B. Ineffective Assistance of Counsel

Appellant argues that the trial court abused its discretion in denying his two § 23-110 motions claiming ineffective assistance of counsel without a hearing. In these motions, appellant argued that trial counsel provided him with ineffective assistance by failing to secure the presence of an exculpatory witness for trial and by failing to call an independent forensic witness.

"Under the oft-stated two prong test established in Strickland, appellant must show (1) deficient performance by his trial counsel, and (2) prejudice traceable to his trial counsel's deficiencies." Joyner v. United States, 818 A.2d 166, 173-74 (D.C. 2003). To establish counsel's deficient performance, appellant must show that counsel's "representation fell below an objective standard of reasonableness." Strickland v. Washington, 466 U.S. 668, 688 (1984). To establish prejudice, appellant must show "a reasonable probability that, but for counsel's unprofessional errors, the result of the proceeding would have been different." Id. at 694. "Failure to make the required showing of either deficient performance or sufficient prejudice defeats the ineffectiveness claim." Id. at 700.

1. Failure to Secure the Presence of an Exculpatory Witness

Appellant claims that trial counsel failed to locate Sheila Graham, who was an eyewitness. At trial, counsel proffered that Graham was an exculpatory witness who would have testified that she did not see a weapon in appellant's hand:

[Defense counsel]: We believe that it's a Brady witness because Mr. Strozier is charged with second degree murder while armed with a hard object. This witness says in the grand jury that there was nothing in his hand. The only witness that the government now has will say that he does have something in his hand. We believe it is a Brady witness and an essential to our defense. . . . .

The court: Do you agree with the proffer that [defense counsel] gives, in other words, that this is the only witness who would say that the defendant had no weapon in his hand? [Prosecutor]: Well, I think perhaps it's a matter of . . . how you view her testimony. She sees it from a greater distance than the one witness that we do have.

I submit she would testify her eyes fall upon the two to them, the two men, at the time of the punch. She doesn't really see anything that precedes it. It mean, certainly I think the defense can make that argument that she doesn't see -- she does say she doesn't see a weapon in the person's hand.

(Emphasis added).

Even if we assume that counsel should have done more to find Graham and present her as a witness, we see no prejudice resulting from her absence at trial. Graham's grand jury testimony was admitted into evidence, and Adams, also an eyewitness, flatly denied that he saw appellant use a weapon, but that he inferred from Sharp's injury that appellant had used a weapon. The jury ultimately acquitted appellant of the charge of assault while armed. Because Graham's presence at trial was sought to disprove the government's charge that appellant had a weapon, appellant was not prejudiced by her absence.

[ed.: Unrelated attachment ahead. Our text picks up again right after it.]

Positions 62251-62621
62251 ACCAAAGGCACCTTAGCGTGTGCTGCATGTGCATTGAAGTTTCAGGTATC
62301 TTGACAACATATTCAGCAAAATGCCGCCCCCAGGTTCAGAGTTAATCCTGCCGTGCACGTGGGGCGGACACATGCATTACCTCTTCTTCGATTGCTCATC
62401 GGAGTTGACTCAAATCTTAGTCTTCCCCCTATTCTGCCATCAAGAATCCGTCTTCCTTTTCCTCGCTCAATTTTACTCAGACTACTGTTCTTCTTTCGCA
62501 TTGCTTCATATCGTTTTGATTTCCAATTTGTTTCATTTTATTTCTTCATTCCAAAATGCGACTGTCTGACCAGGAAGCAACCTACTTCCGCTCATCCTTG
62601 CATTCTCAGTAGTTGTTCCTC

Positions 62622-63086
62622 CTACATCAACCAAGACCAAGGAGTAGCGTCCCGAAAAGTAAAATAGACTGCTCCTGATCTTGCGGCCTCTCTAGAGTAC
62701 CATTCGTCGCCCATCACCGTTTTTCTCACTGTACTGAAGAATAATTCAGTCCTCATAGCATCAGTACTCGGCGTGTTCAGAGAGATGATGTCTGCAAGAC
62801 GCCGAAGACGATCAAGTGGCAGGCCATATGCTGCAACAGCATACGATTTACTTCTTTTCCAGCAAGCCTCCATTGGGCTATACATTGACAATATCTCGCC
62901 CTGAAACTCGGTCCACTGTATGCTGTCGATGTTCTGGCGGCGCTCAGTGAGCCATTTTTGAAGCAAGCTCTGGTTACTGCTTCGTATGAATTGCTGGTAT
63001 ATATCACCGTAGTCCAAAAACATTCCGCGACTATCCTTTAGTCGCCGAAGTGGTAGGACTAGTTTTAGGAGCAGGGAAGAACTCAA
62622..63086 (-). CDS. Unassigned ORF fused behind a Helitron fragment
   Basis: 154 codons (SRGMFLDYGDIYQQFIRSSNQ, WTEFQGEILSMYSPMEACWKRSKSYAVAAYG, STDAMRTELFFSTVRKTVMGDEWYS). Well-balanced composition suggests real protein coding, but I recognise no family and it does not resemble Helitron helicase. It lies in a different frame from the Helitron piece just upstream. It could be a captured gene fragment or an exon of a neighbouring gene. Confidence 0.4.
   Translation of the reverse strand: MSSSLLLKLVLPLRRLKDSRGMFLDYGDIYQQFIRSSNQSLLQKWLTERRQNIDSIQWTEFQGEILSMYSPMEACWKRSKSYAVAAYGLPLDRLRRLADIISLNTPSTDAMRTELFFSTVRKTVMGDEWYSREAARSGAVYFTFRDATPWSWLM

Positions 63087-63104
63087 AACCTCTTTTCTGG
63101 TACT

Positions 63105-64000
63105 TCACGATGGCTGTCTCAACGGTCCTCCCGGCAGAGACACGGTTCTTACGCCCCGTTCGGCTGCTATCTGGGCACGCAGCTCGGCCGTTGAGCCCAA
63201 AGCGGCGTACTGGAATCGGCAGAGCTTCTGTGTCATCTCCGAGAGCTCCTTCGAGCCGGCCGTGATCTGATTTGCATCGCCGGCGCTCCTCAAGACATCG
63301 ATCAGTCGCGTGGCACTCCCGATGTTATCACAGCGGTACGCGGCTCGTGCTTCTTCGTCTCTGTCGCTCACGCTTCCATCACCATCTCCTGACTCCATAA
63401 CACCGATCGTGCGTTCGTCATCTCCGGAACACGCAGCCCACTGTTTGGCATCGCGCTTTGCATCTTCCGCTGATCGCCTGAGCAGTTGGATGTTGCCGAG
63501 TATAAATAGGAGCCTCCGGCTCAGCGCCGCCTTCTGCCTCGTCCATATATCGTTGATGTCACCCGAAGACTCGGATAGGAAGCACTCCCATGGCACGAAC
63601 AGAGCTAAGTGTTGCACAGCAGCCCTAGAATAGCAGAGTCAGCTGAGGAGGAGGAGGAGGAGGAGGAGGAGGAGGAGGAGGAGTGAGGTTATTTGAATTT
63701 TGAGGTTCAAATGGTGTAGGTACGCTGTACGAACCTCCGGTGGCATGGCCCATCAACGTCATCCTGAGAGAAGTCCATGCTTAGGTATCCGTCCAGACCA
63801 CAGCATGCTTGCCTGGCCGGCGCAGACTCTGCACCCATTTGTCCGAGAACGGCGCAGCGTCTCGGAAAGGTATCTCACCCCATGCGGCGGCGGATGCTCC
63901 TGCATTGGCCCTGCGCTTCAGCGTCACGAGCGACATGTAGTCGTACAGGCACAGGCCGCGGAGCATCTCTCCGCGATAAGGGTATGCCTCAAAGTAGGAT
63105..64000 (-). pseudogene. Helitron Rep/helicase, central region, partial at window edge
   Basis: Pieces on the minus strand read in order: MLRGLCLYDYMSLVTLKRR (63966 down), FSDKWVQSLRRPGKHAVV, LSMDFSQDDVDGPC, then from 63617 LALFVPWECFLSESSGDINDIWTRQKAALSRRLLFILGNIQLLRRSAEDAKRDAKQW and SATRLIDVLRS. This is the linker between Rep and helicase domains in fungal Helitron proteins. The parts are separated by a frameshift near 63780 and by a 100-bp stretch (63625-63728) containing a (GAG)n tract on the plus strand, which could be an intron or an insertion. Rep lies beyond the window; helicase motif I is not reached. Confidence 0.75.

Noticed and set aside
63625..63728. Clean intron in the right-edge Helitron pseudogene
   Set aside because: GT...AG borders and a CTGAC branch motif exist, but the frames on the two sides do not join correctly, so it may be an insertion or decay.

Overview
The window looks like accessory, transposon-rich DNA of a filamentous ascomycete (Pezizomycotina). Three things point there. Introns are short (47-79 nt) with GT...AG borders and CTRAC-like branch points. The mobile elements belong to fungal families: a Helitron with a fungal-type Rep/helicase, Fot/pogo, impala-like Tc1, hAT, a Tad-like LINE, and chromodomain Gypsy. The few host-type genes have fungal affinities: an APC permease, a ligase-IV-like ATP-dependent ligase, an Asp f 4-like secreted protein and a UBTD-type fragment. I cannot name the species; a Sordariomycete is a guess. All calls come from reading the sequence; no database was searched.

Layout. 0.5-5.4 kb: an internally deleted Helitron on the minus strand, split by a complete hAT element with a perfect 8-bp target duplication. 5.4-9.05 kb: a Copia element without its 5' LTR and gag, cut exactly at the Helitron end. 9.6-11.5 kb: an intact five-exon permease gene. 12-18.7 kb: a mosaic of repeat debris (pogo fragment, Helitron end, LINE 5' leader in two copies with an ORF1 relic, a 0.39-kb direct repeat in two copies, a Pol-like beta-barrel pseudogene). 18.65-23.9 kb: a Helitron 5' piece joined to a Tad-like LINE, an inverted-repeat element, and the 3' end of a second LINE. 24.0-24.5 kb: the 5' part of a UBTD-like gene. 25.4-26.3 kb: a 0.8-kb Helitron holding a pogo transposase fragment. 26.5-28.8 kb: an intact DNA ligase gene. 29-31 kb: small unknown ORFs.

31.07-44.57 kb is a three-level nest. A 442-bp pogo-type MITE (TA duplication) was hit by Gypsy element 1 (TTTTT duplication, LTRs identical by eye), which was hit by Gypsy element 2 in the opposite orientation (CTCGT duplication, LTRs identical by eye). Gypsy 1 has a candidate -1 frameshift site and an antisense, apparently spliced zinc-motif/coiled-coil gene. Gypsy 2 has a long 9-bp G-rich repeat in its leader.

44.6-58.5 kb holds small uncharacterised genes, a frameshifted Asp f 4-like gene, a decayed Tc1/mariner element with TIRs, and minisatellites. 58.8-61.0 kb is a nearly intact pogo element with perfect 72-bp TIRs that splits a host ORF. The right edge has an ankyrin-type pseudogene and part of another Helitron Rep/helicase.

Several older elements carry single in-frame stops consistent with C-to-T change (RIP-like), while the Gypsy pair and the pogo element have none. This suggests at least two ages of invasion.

2. Failure to Call a Forensic Expert

Appellant also claimed that although trial counsel had listed a forensic expert, Dr. Jack Daniel, as a potential witness, he was not called to testify at trial. Appellant argues that trial counsel "simply failed to develop medical evidence that could have aided in [appellant's] defense . . . [b]y failing to impeach the government's expert or present differing medical evidence to show that the 12 force was not as significant as asserted. . . ."

The trial court rejected this argument because appellant did not show how he was prejudiced by the trial counsel's decision not to call Dr. Daniel as a witness. See Robinson v. United States, 797 A.2d 698, 708 (D.C. 2002) ("In the absence of any proffer of expert testimony . . . , the trial judge could properly conclude that the claim that counsel was ineffective for not calling such an expert was 'vague and conclusory' and, therefore, that [petitioner] was not entitled to a hearing."). Appellant failed to show prejudice, as the trial court noted, because he did not submit with his motion a statement, declaration, or affidavit of the potential witness setting forth in detail what his testimony would have been, as required by the D.C. Court of Appeals. See Metts v. United States, 877 A.2d 113, 122-23 (D.C. 2005) (affirming trial court's denial of § 23-110 petition where appellant failed to make a "credible proffer from one or more these prospective witnesses"); see Hairston v. United States, 905 A.2d 765, 783 (D.C. 2006) (holding that trial court did not err in denying petition without a hearing where appellant "presented no affidavit in support of his allegations, as we have required in other cases, and the trial court found his assertions regarding trial counsel and his ([appellant's]) statement to the police 'palpably false'"); Fields v. United States, 698 A.2d 485, 489 (D.C. 1997) ("The fact that [appellant] has not provided an affidavit from any of these witnesses is itself a sufficient ground to reject without a hearing allegations of ineffectiveness premised on the failure to call them."); Ready v. United States, 620 A.2d 233, 235 (D.C. 1993) (footnote omitted) ("The absence of an affidavit or other credible proffer . . . persuades us that the trial court did not err in declining to hold a hearing.").